Implementation of Kampung Improvement Program (KIP)

During the 1990s, it is rare to find real cases where measures were taken to improve kampungs. Instead there were several instances where these villages were wiped out to build a “proper” neighbourhood. Nevertheless, it is fair to say that the government has attempted to consider these rural neighbourhoods by categorising them in a separate programme to urban development which is known as the KIP. This programme was intended to improve the living and housing conditions of kampungs. It was initiated due to the urban slum problems that arose because of urban development projects. Therefore, making the government responsible to a certain extent for the deterioration of kampungs.

There have been 3 phases of KIP where the first was commenced in 1969 and the final in 1984 [1] as it was disrupted by the Asian financial crisis. It focused on providing inexpensive and simple upgrades to the kampungs that were expected to have a useful life of around 15 years. This meant that since its first commencement, there is high chance that these upgrades have depreciated by now, making these kampungs vulnerable yet again. Therefore, this raises questions regarding the efficiency of KIP. This hints on the lack of proper examination of the conditions and the government is incapable of supporting high costs required to provide better solutions. Hence, this could be the reason for the discontinuation of the programme after the economic crisis.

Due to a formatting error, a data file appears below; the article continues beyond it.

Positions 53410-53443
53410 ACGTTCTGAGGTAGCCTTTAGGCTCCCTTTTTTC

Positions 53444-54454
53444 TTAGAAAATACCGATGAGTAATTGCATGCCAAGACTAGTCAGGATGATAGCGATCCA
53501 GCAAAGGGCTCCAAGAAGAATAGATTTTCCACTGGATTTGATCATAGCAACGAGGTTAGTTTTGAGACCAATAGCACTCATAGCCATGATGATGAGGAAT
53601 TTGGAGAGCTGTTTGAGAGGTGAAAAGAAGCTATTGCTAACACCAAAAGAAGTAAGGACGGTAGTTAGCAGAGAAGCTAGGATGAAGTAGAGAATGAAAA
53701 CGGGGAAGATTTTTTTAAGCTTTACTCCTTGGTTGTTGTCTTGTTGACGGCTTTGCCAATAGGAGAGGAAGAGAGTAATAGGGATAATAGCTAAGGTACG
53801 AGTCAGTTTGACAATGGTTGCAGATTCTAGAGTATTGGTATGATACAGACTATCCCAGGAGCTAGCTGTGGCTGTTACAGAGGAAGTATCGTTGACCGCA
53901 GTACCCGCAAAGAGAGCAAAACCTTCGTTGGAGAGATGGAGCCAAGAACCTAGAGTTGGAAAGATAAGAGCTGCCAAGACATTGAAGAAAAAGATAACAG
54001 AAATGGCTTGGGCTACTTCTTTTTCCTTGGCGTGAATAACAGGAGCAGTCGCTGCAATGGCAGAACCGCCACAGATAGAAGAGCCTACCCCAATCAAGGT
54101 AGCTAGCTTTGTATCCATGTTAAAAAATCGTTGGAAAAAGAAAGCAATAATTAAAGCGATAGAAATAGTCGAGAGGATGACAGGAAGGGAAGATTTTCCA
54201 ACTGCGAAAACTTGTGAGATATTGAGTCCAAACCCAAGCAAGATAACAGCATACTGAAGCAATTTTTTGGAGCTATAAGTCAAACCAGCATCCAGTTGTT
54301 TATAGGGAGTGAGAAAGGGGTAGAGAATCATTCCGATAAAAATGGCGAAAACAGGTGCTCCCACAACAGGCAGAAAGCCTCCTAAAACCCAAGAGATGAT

Bibliography:
1. Harari, M. & Wong, M. Slum Upgrading and Long-run Urban Development Evidence from Indonesia. 2018. https://economicdynamics.org/meetpapers/2018/paper_367.pdf

2. World Bank. Indonesia – Enhancing the quality of life in urban Indonesia: the legacy of Kampung Improvement Program (English). Washington, DC: World Bank. 1995.

2 Comments on “Implementation of Kampung Improvement Program (KIP)

  1. What do think about the approach of wiping out and reconstruction versus improvement program? Is the government incapable of providing long-run solution to urban slum problem?

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